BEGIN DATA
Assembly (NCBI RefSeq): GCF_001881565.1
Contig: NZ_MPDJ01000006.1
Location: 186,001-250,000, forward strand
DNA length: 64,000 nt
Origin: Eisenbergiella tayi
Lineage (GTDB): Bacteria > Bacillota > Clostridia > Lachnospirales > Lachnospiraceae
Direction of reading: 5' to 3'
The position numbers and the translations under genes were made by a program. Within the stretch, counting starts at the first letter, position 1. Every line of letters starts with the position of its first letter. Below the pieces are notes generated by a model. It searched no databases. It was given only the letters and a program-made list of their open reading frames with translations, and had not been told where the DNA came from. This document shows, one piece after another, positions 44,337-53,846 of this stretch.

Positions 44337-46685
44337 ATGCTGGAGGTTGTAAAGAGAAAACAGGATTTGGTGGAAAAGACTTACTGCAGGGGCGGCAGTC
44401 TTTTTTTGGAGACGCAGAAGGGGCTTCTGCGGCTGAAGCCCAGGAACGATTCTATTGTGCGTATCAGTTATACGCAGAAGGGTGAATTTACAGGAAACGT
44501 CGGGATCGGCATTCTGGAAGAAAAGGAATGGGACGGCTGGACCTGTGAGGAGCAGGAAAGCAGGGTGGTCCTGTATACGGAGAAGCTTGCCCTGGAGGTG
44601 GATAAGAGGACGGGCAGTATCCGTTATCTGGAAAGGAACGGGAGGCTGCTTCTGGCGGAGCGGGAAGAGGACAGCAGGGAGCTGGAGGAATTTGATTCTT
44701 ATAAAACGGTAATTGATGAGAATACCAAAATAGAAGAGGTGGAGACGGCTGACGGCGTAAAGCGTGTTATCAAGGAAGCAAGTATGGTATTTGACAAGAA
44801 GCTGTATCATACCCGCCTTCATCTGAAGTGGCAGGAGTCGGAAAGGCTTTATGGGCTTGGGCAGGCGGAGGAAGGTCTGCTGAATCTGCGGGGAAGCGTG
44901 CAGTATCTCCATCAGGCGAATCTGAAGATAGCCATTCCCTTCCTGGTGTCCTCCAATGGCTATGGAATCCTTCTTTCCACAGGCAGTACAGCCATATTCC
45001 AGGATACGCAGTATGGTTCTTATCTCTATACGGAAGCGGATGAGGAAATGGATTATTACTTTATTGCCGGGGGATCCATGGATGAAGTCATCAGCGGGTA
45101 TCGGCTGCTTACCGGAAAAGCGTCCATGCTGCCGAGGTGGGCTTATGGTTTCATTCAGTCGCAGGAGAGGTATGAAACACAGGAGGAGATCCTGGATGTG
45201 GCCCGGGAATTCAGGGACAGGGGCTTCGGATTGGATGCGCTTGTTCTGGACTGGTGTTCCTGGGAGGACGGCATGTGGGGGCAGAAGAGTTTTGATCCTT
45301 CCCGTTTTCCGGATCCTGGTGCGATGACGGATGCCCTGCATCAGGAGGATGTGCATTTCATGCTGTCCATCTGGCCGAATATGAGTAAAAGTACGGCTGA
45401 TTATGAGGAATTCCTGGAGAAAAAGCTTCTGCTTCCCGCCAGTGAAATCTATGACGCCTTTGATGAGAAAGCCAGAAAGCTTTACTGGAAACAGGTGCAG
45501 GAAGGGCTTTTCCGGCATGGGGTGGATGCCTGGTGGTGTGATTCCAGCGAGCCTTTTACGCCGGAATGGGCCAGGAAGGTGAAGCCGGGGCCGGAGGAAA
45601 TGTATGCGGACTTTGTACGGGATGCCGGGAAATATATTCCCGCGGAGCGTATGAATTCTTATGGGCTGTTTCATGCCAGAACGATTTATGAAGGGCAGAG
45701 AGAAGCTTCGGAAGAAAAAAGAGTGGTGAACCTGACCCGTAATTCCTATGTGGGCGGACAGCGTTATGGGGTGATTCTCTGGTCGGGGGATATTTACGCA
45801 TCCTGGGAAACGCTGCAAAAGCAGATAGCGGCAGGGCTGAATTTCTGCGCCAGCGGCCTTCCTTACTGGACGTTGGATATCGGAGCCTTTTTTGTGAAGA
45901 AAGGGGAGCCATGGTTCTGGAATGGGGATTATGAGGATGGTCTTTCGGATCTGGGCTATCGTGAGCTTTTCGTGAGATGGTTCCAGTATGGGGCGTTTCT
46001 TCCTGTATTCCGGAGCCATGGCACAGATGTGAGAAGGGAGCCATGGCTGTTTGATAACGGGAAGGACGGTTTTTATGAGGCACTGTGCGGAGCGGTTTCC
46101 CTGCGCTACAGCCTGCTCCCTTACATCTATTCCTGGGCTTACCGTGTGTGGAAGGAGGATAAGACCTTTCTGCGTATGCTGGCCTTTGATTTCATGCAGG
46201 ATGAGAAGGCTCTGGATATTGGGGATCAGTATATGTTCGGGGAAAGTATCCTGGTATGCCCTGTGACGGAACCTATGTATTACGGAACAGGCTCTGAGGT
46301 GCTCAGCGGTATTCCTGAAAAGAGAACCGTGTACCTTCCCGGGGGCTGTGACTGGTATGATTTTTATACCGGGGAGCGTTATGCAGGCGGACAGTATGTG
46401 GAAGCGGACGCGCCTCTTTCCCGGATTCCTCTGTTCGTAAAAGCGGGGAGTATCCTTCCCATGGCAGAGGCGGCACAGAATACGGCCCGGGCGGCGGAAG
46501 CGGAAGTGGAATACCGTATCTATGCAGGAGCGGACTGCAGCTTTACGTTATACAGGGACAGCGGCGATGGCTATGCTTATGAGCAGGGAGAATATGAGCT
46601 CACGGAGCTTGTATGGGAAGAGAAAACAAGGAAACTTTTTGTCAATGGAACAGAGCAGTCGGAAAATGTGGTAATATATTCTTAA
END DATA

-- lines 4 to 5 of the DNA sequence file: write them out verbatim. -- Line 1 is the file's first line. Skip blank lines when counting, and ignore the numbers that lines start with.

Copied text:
DNA length: 64,000 nt
Origin: Eisenbergiella tayi